Introducing Caitlin Naylor

CAMERA Introducing Caitlin Naylor

CAMERA are thrilled to be welcoming 4 new PhD researchers to our team this autumn. Caitlin Naylor is joining us to work with Co-Investigator Christof Lutteroth, and CAMERA Co-Director Eamonn O’Neill in the Department of Computer Science and Dr Janet Bultitude from the Department of Psychology.

We asked Caitlin to tell us a little about herself and her PhD.

“I am a new postgraduate research student working towards my PhD investigating body representation disturbances in complex regional pain syndrome (CRPS) using virtual reality. I am being supervised by Dr Christof Lutteroth and Prof Eamonn O’Neill from Computer Science, and Dr Janet Bultitude from the Psychology department. I completed my BSc (Hons) in Psychology at Bath last year and was awarded the British Science Association EPS undergraduate prize for my dissertation work using VR to investigate multisensory integration and top-down processing in perceptual illusions. Outside of my studies, I am the Vice Chair for the Musical Theatre Society at Bath and I am looking forward to being on stage again after a year of online performances! I also love cooking and baking and hope there will be opportunities this year to meet some new people over a slice of cake!”

Research Outline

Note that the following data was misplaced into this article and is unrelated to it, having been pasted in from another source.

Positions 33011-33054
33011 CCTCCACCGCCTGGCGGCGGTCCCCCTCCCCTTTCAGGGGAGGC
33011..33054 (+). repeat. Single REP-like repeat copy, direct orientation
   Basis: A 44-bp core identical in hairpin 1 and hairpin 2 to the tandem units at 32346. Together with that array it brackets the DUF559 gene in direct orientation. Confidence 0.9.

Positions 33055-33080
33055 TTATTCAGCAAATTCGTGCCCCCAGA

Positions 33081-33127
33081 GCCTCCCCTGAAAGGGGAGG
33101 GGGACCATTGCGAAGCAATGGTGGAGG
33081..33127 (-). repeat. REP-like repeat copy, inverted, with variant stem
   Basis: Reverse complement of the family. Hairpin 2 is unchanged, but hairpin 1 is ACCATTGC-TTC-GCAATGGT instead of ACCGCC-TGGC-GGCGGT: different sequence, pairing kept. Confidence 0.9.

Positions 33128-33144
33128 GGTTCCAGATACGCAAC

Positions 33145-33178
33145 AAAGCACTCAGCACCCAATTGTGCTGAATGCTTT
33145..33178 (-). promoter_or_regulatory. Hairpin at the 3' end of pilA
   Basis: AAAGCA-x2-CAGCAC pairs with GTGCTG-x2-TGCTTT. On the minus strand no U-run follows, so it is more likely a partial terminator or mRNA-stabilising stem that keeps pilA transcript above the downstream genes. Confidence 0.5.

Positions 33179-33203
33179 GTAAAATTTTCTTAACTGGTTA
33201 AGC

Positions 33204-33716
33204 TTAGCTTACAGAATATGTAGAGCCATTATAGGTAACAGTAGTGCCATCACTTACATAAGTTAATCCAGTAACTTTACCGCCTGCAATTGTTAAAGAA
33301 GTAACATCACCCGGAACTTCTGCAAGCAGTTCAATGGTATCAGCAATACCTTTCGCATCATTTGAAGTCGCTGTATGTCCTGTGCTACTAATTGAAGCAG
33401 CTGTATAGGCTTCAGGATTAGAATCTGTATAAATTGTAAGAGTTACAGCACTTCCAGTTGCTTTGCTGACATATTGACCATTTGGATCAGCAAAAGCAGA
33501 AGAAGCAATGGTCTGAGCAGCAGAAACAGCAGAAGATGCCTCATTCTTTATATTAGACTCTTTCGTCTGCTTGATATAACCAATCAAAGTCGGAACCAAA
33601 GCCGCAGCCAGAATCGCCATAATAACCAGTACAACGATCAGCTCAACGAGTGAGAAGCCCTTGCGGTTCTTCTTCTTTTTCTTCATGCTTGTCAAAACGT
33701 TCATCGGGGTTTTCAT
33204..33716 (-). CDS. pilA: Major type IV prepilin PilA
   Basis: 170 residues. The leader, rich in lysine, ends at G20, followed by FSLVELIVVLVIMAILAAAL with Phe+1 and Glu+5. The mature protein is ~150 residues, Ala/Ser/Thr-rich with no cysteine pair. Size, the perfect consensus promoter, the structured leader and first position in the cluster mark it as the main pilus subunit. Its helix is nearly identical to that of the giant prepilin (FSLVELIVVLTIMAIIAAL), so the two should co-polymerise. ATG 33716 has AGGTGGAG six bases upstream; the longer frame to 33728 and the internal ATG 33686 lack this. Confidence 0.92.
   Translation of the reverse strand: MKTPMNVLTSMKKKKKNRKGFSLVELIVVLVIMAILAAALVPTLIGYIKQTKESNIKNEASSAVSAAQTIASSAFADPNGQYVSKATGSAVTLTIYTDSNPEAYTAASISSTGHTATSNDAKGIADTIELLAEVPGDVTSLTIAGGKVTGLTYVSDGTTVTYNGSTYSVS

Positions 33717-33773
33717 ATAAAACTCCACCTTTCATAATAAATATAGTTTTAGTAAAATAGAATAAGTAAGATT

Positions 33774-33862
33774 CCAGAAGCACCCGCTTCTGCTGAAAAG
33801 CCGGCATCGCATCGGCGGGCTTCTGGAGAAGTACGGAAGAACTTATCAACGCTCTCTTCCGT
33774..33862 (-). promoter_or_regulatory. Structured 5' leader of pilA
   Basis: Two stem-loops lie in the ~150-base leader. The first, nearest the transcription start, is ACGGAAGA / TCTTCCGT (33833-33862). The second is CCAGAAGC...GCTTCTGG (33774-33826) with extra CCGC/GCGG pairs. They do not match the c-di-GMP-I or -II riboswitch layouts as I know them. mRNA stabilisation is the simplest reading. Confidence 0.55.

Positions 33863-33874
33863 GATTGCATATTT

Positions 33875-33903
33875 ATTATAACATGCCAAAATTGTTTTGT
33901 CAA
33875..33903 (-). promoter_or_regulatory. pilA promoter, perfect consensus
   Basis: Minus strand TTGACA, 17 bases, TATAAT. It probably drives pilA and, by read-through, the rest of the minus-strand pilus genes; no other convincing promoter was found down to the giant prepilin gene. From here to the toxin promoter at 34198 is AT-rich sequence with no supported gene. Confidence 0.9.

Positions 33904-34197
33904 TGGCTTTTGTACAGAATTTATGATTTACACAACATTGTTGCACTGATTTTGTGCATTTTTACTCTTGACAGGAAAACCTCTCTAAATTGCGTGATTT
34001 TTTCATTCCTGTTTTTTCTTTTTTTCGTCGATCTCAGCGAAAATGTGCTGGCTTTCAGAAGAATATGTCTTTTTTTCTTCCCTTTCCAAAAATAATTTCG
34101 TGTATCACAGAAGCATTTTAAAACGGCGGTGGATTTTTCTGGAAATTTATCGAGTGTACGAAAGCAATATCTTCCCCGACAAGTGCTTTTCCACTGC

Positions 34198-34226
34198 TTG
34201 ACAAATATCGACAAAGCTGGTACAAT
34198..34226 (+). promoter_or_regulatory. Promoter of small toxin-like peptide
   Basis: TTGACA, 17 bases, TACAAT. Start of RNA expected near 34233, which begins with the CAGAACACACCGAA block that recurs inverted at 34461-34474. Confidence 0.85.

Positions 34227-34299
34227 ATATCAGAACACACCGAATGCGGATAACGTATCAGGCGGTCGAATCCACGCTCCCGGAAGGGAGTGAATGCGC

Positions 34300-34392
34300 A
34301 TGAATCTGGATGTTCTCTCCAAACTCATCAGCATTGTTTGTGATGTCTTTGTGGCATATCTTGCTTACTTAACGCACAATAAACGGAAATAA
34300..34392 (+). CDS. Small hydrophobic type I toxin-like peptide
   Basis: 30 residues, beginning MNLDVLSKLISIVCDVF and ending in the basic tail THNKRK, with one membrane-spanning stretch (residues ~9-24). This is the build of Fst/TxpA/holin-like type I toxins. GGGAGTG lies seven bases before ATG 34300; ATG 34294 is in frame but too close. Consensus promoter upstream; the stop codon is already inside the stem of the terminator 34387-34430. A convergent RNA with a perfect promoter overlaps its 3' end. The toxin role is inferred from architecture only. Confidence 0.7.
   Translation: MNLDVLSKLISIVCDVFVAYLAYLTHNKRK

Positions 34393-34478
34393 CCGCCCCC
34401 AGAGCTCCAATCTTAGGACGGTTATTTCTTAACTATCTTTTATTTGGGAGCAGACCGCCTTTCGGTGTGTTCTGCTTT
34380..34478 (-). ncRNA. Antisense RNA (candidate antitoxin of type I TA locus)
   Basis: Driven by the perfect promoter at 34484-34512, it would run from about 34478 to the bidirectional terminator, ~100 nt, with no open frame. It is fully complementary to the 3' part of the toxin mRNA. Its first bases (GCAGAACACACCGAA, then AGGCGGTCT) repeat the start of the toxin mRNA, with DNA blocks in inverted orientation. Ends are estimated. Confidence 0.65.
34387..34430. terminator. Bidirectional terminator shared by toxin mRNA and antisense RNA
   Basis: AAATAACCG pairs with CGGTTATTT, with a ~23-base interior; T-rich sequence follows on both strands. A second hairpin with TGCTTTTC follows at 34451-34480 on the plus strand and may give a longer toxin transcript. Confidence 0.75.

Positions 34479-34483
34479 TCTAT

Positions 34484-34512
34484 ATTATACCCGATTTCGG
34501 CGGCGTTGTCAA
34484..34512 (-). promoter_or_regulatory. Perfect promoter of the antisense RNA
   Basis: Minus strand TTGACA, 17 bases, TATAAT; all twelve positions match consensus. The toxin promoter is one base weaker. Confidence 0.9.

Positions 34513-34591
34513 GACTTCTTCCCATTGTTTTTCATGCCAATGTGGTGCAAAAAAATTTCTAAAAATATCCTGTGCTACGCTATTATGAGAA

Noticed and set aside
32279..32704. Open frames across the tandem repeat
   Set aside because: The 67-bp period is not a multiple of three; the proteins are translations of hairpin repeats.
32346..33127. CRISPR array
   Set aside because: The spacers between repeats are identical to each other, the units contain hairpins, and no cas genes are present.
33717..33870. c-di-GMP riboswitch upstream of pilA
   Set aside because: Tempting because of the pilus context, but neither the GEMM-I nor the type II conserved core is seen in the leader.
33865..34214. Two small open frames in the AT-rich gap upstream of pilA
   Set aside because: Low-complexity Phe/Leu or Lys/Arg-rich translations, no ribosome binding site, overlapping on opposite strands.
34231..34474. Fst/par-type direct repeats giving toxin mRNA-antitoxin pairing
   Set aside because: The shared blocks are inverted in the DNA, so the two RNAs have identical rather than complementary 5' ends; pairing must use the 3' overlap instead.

Virtual Reality (VR) provides a unique opportunity to manipulate people’s sensory experiences to create perceptual illusions. This project aims to create interactive VR simulations that allow users to experience body perception illusions whilst trying to perform simple actions such as lifting a mug. The visual appearance of the limb will be manipulated so that visual body cues and felt body cues are in conflict. These body illusions will help to understand how consistency between sensory body cues and the cognitive representation of the body impacts action. We hope to use this information to create an interactive VR rehabilitation tool for individuals with body perception disturbances, which will allow individuals to experience a visual representation of their limb which helps correct their current misperception. It is hoped that this will facilitate a coherent cognitive representation of their body, and as such help improve their ability to perform simple actions in VR.  Furthermore, practicing these skills in VR with an improved body perception may increase the participants’ ability to perform these skills in the real world.

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